James Peddie Harper M.D. L.R.C.S. (8 February 1826 – 19 December 1911) was a British orthodox physician, Physician at the Fever and Casualty Hospital in Leith, Surgeon to the Edinburgh Artilery Regimental Militia, House Surgeon at the Royal Dumfries Infirmary, Assistant Medical Officer at Minto House Hospital and Dispensary, who converted to homeopathy to become a Member of the British Homeopathic Society, the Physician at the Windsor Homeopathic Dispensary, and the successor to Hugh Cameron‘s homeopathic practice in Hertford Street, London. Harper was also the homeopathic physician of Florence Nightingale‘s sister, Frances Parthenope Verney (1819 – 1890).

James Peddie Harper was born in Leith, in February 1826, the third of fourteen children born to Free Church of Scotland Reverend and Professor of Systematic Theology, James Harper D.D. (1795 – 1879) and his wife Barbara Peddie (1802 – 1885), herself the daughter of Scottish Secession Presbytarian Minister James Peddie D.D.

Harper determined on a career in medicine and in 1848 obtained his Licence from the Edinburgh Royal College of Surgeons. That same year he was awarded his M.D. from the University of Edinburgh.

Harper worked as Physician to the Fever and Casualty Hospital, Leith. He was also House Surgeon at the Royal Dumfries Infirmary, and was Medical Officer for the Minto House Hospital and Dispensary.

By 1850, Harper’s father had moved to England and he was listed as residing at 21 Trinity Place, Windsor.

In November 1854 James Peddie Harper was appointed as Surgeon to the newly raised City of Edinburgh Artillery Regiment of Militia. By 1866, his younger brother William Peddie Harper was also in the Leith militia.

In July 1856 Harper married Jessie McGowan (1834 – 1924). They had nine children, including the eldest, James Harper M.D. (1857 – 1916), who followed his father into medicine to become a well-regarded Kensington-based orthodox physician.

Harper was recorded as residing at Constitution Street, Leith in January, 1858. That year he published a small book, Homeopathy Tested by Facts, that detailed his own experiments with prescribing homeopathically. Owing to the demand this book, a purposefully objective and scientific examination of Hahnemann‘s system, went into a second print run.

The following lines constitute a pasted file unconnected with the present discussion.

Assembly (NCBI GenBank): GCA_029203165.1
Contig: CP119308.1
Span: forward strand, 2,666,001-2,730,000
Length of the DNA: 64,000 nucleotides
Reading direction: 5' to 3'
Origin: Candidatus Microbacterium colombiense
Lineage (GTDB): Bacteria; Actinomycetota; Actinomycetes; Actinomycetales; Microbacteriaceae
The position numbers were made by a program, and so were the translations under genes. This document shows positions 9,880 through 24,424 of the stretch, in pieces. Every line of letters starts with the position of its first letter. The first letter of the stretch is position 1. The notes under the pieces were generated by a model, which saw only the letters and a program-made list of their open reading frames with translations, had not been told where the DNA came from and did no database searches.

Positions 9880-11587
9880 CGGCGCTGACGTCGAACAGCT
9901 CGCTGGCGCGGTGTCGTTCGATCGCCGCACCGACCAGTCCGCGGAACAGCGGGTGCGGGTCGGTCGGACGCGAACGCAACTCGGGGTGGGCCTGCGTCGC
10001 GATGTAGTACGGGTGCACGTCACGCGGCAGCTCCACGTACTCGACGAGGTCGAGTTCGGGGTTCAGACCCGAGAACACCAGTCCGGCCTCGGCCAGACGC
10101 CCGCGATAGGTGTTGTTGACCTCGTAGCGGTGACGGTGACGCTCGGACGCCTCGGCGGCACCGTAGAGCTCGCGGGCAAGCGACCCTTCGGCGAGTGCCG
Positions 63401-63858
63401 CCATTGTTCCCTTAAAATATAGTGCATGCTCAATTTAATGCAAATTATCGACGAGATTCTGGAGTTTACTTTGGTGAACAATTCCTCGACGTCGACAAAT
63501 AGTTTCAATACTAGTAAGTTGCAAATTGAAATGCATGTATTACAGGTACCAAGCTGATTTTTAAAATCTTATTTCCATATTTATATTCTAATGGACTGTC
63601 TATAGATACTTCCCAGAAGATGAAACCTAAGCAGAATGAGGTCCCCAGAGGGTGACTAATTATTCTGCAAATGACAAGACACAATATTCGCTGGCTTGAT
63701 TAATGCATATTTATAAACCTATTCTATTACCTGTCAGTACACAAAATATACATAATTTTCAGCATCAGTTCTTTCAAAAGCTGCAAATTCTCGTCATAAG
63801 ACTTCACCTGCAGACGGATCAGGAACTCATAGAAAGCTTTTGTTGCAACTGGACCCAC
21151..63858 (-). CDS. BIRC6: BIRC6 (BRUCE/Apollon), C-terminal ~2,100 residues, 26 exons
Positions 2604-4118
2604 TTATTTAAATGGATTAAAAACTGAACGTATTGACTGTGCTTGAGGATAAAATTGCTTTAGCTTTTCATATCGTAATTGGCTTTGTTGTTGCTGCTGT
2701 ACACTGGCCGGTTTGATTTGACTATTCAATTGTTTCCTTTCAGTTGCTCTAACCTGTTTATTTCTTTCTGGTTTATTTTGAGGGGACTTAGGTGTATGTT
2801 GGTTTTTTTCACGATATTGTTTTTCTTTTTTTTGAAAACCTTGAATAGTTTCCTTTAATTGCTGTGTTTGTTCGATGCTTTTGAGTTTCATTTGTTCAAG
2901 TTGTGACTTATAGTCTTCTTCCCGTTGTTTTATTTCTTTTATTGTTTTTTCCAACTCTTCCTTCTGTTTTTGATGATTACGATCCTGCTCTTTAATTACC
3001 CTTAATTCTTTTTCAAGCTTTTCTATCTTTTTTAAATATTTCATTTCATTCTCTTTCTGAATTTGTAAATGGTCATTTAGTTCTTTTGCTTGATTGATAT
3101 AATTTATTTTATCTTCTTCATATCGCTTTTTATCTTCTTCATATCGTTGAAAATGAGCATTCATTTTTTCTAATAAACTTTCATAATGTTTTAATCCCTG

From 1868, James Peddie Harper lived at Clydesdale Villa, Osbourne Road, Windsor and worked at the Windsor Homeopathic Dispensary.

In 1882, Harper moved from Windsor to take over the practice of Hugh Cameron in Hertford Street, London, and his grateful patient’s at Windsor had a collection for him that was presented in an ornate, ormolu casket:

The accompanying casket, containing two hundred and fifty guineas, was presented to James Peddie Harper, Esq., MD, LRCS Edin., by the undermentioned among his patients and friends of all classes, in token of their gratitude for his unremitting sympathetic professional attention; their recognition of his great medical skill; their admiration of his high Christian character; their appreciation of his constant and gratuitous aid to the needy; their deeply felt regret at his removal from Windsor (after twenty-four years of most successful practice)….”

In 1890, Florence Nightingale asked Harper to see her sister, who had refused to consult orthodox physician Andrew Clark 1st Baronet again as the sisters believed he had made her condition worse.

In 1903, Harper was still practicing at 43 Hertford Street, Mayfair, and living at Millburn House, West Norwood.

Although he did not play a prominent role in contributing to homeopathic literature, Society, or hospitals, James Peddie Harper was “for many years one of the leading West End practitioners of Homoeopathy.” He had retired from practice when he died in December, 1911, aged 84.

Select Publications:

Homeopathy Tested by Facts (1858)

Of interest:

Reverend James Harper D.D. (1795 – 1879) father of James Peddie Harper, Minister of Secession and United Presbyterian Church at North Leith, 1817-79; Professor of Theology to Secession and United Presbyterian Churches from 1843; Principal of United Presbyterian Divinity Hall from 1876.

Rev Dr James Peddie married twice, his first marriage being to Margaret Coventry, which brought a link by marriage with the civil and railway engineers Benjamin Hall Blyth and Edward Lawrence Blyth which was to be important later.  His second marriage to Barbara Smith,  daughter of Lord Provost Donald Smith of the private bank Donald Smith & Company, brought a significant range of business connections…

Alexander Peddie (1810 – 1907), brother-in-law of Reverend James Harper, uncle of James Peddie Harper, received his M.D. from the University of Edinburgh in 1835. Alexander Peddie was President of the Edinburgh Royal College of Physicians from 1877-1879. He also served as President of the Edinburgh Harveian Society in 1890.

William Peddie Harper (1830 – 1916), son of Reverend James Harper, brother of James Peddie Harper, was a successful merchant in London, Leith and Liverpool.

Captain George Peddie (1833 – 1869) [no evident relation] was decorated for serving at Sevastopol in 1854 with the Welsh Regiment of Foot.